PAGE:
Interesting article by Matthew Engels. It seems by manipulating the system the minority of the politicos have caused the see-saw to tip to the other extreme. I doubt very much if these are Draconian conventional rules but they do highlight and ring fence a new class of persons: that being the political class.
    Do we want someone like Ian Paisley; someone with baggage and life experience, or someone born into the Westminster village scene?

  • Brenno

    Zoon Politikon –
    Do we want someone like Ian Paisley; someone with baggage and life experience, or someone born into the Westminster village scene?

    Ah, Jaysus, Zoon but there’s more in between those two extremes/ Even in this, currently reviled parliament there are ex-teachers, lawyers, doctors, postmen, soldiers, trade unionists, businessmen, distinguished academics, policemen, DJs, etc, etc.

    This is not an exhaustive list but it shows that parliament can still be a cauldron of a wide spectrum wider experience, skill and talent.

    I agree that the current trend for a ‘political class’ is disturbing. I have been active in London young Labour politics for about three years. It has disheartened me a lot that pretty much all my peers in the party are involved in political jobs, spend all their time campaigning, and have as much craic as a wet Sunday afternoon in the Outer Hebrides. Of the Conservatives/ Lib Dems I’ve met, they are not much better.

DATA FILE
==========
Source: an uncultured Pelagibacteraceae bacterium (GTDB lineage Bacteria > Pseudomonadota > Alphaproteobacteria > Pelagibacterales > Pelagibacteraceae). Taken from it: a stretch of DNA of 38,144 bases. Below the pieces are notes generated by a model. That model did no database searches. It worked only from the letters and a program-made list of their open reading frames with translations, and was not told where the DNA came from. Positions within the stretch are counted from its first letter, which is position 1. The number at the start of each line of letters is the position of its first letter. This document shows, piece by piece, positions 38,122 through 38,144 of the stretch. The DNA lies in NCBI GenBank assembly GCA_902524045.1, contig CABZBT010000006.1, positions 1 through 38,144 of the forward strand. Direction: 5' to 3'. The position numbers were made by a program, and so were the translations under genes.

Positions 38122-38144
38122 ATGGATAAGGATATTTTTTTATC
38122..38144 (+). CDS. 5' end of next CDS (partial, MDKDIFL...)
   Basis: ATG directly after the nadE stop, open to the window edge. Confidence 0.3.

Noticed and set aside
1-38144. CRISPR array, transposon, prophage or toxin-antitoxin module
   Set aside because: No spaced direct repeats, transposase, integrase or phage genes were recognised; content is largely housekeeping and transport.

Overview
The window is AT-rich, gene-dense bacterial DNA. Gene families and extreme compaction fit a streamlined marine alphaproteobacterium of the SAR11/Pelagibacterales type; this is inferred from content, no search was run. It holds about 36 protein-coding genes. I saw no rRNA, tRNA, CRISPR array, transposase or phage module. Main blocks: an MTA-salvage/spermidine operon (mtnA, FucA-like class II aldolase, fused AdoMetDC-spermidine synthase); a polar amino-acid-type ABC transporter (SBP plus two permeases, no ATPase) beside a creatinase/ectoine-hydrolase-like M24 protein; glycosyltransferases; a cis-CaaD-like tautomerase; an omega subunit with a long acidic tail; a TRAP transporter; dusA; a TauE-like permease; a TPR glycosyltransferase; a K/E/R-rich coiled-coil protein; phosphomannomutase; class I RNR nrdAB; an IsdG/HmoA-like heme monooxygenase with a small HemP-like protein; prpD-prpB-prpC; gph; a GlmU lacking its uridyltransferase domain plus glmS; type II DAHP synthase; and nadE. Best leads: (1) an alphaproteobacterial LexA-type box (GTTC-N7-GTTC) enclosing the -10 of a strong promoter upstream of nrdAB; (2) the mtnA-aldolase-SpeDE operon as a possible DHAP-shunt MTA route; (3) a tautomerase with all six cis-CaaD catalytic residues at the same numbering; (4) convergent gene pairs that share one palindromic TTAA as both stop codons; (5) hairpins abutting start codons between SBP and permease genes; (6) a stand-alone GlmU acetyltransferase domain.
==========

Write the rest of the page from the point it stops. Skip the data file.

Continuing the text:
As much as political diligence is important in keeping parties moving, I think that all these future MPs, advisers, researchers etc are missing out on the real world life experience that allows our leaders to make the judgement calls that good governance demands.

    The classic example is the Ten Pence tax row: an idea which seemed smart at the time as a way to subsidise a tax cut for the middle class. But out of all the tens of people who worked on crafting the policy, was there anyone who had real experience of living on the Minimum Wage? If any of these buggers had any experience of what it is like to struggle in a poorly paid cafe job, do you not think they might have gone, “Hold on here..”

    It took Labour Mps, from the real world (a la Frank Field) to pull them up.

  • Zoon Politikon

    I was being Devilish I must admit. The classes of persons you state are put off for some reason, probably because they can make more money elsewhere and for less hassle; who can blame them: e.g. Retired Colonel Tim Collins OBE for instance, however I note TV personality and Childline founder Esther Rantzen has thrown her hat into the ring. I am sure our local politicos will criticise the latter to court the populist vote here since the penny has now dropped that a few are not principled but would sell they granny to get elected.